We will now extend the previous results from a single velocitycomponent to two or more.

    The sample-space variables corresponding to the random variablesU = {U1, U2, U3} are given by V = {V1, V2, V3}.

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  • Joint Random Variables - CDF

    The joint CDF (jCDF) of the randomvariables (U1, U2) is given by:

    F12(V1, V2) ≡ P{U1 < V1, U2 < V2}

    This is the probability of the point(V1, V2) lying inside the shaded region

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  • Joint Random Variables - CDF

    The jCDF has the following properties:

    • F12(V1 + δV1, V2 + δV2) ≥ F12(V1, V2) (non-decreasing)for all δV1 ≥ 0, δV2 ≥ 0

    • F12(−∞, V2) = P{U1 < −∞, U2 < V2} = 0since {U1 < −∞} is impossible.

    • F12(∞, V2) = P{U1

  • Joint Random Variables - PDF

    The joint PDF (jPDF) is defined as:

    f12(V1, V2) ≡∂2

    ∂V1∂V2F12(V1, V2)

    If we integrate over V1 and V2, we get the probability:

    P{V1a ≤ U1 < V1b, V2a ≤ U2 < V2b} =∫ V1bV1a

    ∫ V2bV2a

    f12(V1, V2)dV2dV1

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  • Joint Random Variables - PDF

    Based on the jCDF, the jPDF has the following properties:

    • f12(V1, V2) ≥ 0

    •∫∞−∞ f12(V1, V2)dV1 = f2(V2)

    •∫∞−∞

    ∫∞−∞ f12(V1, V2)dV1dV2 = 1

    In the middle example, f2(V2) is called the marginal PDF.Practically speaking, we find the PDF of a time (or space) seriesby:

    • Create a histogram of the series(group values into bins)

    • Normalize the bin weights by the total # of points

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  • Joint Random Variables - Means

    Similar to the single variable form, if we have Q(U1, U2):

    〈Q(U1, U2)〉 ≡∫ ∞−∞

    ∫ ∞−∞

    Q(V1, V2)f12dV2dV1

    We can use this equation to define a few important statistics.

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  • Joint Random Variables - Covariance

    We can define covariance as:

    cov(U1, U2) ≡ 〈u′1u′2〉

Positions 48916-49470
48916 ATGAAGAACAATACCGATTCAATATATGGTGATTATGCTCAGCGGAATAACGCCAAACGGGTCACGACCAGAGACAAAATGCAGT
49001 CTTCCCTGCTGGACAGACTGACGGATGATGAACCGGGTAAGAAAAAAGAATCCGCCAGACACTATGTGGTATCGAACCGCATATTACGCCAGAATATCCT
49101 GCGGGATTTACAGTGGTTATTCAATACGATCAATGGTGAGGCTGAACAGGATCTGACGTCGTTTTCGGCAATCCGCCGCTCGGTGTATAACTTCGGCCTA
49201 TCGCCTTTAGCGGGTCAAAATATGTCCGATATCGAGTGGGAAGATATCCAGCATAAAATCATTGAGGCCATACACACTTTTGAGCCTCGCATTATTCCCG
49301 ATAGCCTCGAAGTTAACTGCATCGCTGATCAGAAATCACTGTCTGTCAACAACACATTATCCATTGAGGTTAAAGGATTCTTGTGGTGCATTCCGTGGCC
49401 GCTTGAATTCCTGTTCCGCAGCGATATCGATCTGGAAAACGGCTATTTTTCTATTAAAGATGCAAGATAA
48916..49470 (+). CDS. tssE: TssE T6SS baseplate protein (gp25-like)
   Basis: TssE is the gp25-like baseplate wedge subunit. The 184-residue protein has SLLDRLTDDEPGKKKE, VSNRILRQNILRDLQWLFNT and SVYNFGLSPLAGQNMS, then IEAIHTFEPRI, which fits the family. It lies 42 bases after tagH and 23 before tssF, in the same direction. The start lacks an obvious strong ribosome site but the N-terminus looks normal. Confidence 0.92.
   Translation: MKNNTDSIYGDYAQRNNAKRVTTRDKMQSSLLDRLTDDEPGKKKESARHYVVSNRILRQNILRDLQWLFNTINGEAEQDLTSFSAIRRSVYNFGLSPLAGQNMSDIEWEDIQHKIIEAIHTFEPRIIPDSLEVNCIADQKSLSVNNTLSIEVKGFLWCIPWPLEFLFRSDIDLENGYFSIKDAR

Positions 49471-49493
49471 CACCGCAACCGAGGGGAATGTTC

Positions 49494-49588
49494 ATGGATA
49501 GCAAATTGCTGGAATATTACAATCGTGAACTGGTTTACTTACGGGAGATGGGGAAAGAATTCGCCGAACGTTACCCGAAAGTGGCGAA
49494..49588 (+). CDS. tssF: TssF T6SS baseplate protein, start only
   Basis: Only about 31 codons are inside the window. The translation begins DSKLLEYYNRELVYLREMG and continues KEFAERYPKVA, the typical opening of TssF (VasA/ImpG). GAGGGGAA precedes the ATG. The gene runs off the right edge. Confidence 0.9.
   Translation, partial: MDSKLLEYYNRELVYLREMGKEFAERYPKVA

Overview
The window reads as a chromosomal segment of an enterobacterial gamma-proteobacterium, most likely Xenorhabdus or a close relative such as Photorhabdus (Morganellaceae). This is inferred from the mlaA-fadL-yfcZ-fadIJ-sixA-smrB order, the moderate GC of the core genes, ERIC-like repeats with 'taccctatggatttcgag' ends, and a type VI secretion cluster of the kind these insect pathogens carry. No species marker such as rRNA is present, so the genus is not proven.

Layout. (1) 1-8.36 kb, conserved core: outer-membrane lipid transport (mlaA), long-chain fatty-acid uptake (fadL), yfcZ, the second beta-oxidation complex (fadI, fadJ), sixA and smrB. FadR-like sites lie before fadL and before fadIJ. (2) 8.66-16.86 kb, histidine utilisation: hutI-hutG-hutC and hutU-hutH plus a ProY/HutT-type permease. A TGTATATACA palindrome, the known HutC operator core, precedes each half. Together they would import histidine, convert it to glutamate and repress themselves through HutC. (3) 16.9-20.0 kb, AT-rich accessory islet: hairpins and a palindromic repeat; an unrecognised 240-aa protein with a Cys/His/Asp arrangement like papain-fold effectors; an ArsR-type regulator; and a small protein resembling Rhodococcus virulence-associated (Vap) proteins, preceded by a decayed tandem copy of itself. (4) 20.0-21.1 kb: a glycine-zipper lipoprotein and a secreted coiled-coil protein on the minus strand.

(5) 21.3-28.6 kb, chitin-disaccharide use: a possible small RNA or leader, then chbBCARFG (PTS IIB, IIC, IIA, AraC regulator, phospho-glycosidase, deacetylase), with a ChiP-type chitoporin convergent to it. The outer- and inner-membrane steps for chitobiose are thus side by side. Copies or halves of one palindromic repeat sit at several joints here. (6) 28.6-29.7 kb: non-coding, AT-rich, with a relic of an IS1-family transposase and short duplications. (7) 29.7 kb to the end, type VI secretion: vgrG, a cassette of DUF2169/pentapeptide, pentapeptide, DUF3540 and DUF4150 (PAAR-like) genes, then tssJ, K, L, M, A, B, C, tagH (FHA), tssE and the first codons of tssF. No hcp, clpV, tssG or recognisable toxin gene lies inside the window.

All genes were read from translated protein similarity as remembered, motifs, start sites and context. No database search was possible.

=

    ∫ ∞−∞

    ∫ ∞−∞

    (V1 − 〈U1〉)(V2 − 〈U2〉)f12(V1, V2)dV2dV1

    Or for discrete data

    cov(U1, U2) ≡ 〈u′1u′2〉

    =1

    N − 1

    N∑j−1

    (V1j − 〈U1〉)(V2j − 〈U2〉)

    Covariance is basically a measure of how much two randomvariables change together.

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  • Joint Random Variables - Correlation Coefficient

    The correlation coefficient is given by:

    ρ12 ≡〈u′1u′2〉√〈u′1

    2〉〈u′22〉

    Correlation coefficient has the following properties:

    • −1 ≤ ρ12 ≤ 1• Positive values indicate correlation.

    • Negative values indicate anti-correlation.

    • ρ12 = 1 is perfect correlation.

    • ρ12 = −1 is perfect anti-correlation.

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  • Two-point Statistical Measures

    Autocovariance measures how a variable changes with differentlags, s.

    R(s) ≡ 〈u(t)u(t+ s)〉

    or the autocorrelation function

    ρ(s) ≡ 〈u(t)u(t+ s)〉u(t)2

    Or for the discrete form

    ρ(sj) ≡∑N−j−1

    k=0 (ukuk+j)∑N−1k=0 (u

    2k)

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  • Two-point Statistical Measures

    Notes on autocovariance and autocorrelation

    • These are very similar to the covariance and correlationcoefficient

    • The difference is that we are now looking at the linearcorrelation of a signal with itself but at two different times (orspatial points), i.e. we lag the series.

    • We could also look at the cross correlations in the samemanner (between two different variables with a lag).

    • ρ(0) = 1 and |ρ(s)| ≤ 1

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  • Two-point Statistical Measures

    • In turbulent flows, weexpect the correlation todiminish with increasingtime (or distance)between points

    • We can use this to definean integral time (orspace) scale. It is definedas the time lag where theintegral

    ∫ρ(s)ds

    converges.

    • It can also be used todefine the largest scalesof motion (statistically).

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  • Two-point Statistical Measures

    The structure function is another important two-point statistic.

    Dn(r) ≡ 〈[U1(x+ r, t)− U1(x, t)]n〉

    • This gives us the average difference between two pointsseparated by a distance r raised to a power n.

    • In some sense it is a measure of the moments of the velocityincrement PDF.

    • Note the difference between this and the autocorrelationwhich is statistical linear correlation (i.e., multiplication) ofthe two points.

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    Basic Properties of TurbulenceRandom Nature of TurbulenceStatistical Tools for Turbulent Flow